Maine and the nation are likely to become embroiled, yet again, in debate over social and civil rights for homosexuals. This time, the question of whether homosexual couples should be able to marry and enjoy the same rights and privileges as heterosexual couples will be at stake.
In Maine, 120 religious leaders have formed the Religious Coalition for the Freedom to Marry in Maine. Speaking for the group, the Rev. Mark Doty, pastor of Bangor’s Hammond Street Congregational Church said: “We feel a moral obligation at this pivotal time to raise our voices on behalf of Mainers who are denied that most basic human right, the right to marry and form a family with the person of their choice.”
The Maine group is highlighting the legalization of same-sex marriages in Connecticut this month, and marking the fifth anniversary of the Massachusetts court case that allowed gay marriage in the Bay State.
Yet in California, where progressive values typically hold sway and where Democrats won big on Nov. 4, residents approved a referendum that ended the right of same-sex couples to marry.
No clear public consensus is likely to emerge anytime soon.
In part, this is because the institution of marriage is deeply linked to Judeo-Christian religious traditions and values, even though civil benefits such as access to health insurance, hospital visitation rights, inheritance and tax concerns are among the reasons homosexual couples want to marry. Nor is it easy for some to understand marriage apart from the ability, at least in theory, for a couple to procreate. Understood in this way, marriage, as the union of a man and woman, is a basic building block of society.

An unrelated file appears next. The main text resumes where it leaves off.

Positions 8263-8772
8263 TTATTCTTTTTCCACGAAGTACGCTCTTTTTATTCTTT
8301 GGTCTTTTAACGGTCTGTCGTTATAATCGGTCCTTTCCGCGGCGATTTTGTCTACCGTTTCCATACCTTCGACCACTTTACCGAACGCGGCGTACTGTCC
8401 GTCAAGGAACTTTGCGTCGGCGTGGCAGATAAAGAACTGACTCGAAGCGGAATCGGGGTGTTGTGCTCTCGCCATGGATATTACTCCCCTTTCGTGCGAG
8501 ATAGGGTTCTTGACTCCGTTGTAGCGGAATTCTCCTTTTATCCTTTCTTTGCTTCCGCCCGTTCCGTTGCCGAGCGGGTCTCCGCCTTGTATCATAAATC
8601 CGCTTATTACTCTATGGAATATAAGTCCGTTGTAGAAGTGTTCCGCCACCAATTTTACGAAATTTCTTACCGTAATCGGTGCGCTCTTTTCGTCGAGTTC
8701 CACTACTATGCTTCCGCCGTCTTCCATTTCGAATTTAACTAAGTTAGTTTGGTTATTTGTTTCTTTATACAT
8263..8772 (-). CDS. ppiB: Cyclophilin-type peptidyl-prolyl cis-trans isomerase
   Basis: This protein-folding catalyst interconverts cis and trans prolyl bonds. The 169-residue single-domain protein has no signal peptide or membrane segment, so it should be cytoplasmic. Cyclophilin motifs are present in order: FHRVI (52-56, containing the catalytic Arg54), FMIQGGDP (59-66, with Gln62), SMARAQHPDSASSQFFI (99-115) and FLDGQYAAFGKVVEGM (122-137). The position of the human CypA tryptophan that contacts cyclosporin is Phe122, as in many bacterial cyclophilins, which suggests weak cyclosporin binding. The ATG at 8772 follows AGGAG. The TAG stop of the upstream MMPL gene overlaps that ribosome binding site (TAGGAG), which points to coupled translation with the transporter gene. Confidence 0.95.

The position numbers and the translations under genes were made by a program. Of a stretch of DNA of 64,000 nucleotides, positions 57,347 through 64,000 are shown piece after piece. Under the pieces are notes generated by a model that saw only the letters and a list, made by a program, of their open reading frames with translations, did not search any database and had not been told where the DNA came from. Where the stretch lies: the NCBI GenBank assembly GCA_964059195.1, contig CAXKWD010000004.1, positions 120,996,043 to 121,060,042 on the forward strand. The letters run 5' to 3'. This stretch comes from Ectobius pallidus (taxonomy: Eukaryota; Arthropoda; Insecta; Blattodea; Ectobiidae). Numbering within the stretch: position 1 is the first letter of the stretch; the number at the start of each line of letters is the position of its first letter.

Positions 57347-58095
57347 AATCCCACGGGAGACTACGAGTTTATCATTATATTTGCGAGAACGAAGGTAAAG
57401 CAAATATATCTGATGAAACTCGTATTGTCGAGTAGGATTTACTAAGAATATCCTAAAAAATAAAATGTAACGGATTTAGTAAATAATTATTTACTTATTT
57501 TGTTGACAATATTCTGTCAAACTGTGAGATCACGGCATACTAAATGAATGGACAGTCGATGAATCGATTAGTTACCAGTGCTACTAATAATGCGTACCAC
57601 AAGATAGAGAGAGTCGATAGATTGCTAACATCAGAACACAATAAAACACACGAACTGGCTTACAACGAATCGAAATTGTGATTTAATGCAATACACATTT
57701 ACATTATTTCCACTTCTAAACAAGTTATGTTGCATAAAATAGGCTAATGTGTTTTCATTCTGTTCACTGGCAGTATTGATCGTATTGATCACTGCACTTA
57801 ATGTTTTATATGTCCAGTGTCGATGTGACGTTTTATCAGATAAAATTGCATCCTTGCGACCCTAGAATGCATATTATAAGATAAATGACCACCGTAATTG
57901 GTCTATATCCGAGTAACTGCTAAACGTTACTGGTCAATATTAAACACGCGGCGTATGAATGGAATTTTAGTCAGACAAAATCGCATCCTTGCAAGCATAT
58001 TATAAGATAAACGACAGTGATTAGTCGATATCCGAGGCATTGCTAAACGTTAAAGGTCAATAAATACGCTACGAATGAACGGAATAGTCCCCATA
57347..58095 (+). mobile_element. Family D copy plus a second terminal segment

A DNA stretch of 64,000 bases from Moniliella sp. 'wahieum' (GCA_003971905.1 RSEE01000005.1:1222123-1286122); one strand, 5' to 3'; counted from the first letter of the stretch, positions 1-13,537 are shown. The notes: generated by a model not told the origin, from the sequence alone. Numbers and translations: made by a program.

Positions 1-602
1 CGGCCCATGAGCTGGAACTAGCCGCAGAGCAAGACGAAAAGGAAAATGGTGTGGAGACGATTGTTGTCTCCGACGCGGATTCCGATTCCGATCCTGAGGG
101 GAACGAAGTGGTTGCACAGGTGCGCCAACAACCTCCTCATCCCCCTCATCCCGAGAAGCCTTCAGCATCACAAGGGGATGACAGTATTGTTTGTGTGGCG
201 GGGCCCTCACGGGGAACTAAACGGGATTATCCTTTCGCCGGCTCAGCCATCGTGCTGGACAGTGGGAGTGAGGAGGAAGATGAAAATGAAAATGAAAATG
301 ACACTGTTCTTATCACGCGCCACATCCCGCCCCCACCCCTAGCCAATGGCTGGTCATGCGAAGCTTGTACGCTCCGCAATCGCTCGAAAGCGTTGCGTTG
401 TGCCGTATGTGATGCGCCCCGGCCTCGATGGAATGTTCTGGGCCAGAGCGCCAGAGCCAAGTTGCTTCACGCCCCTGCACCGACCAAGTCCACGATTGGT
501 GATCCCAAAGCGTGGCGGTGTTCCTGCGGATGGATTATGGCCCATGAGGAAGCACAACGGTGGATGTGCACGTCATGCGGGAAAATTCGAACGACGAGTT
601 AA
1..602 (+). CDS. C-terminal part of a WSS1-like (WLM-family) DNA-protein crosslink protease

Stretching tradition so that a new group can be welcomed into the body of rights enjoyed by the majority always has been a struggle. Extending voting rights to women in 1920, granting equal access to education to those of African heritage in the 1950s, and more recently, protecting homosexuals from discrimination in employment, housing and banking all were vigorously debated in their time. Once society has settled the question, the arguments against extending those rights and privileges seem hollow and mean-spirited.
But access to marriage may prove more elusive than the other gains.
Many fundamentalist Christians vehemently oppose same-sex marriage. Yet there is not the same degree of outrage from Christian civic groups over men and women living together and having children without marrying.
Further clouding the debate is the lack of an assertive statement from the nation’s founders on marriage. Rights are delineated for individuals and states in the Constitution, but not for couples or families.
A compromise step would be to separate the civil rights bestowed by the state through marriage from the deeply held religious beliefs about the spiritual union of a man and woman. Couples could seek certificates of marriage consistent with their faith, along with a separate civil union decree granted by the state. Civil unions do not threaten the fabric of society any more than three men and two women forming a limited liability corporation. If the debate steers clear of emotion and focuses on what same-sex couples want to achieve, a resolution is more likely.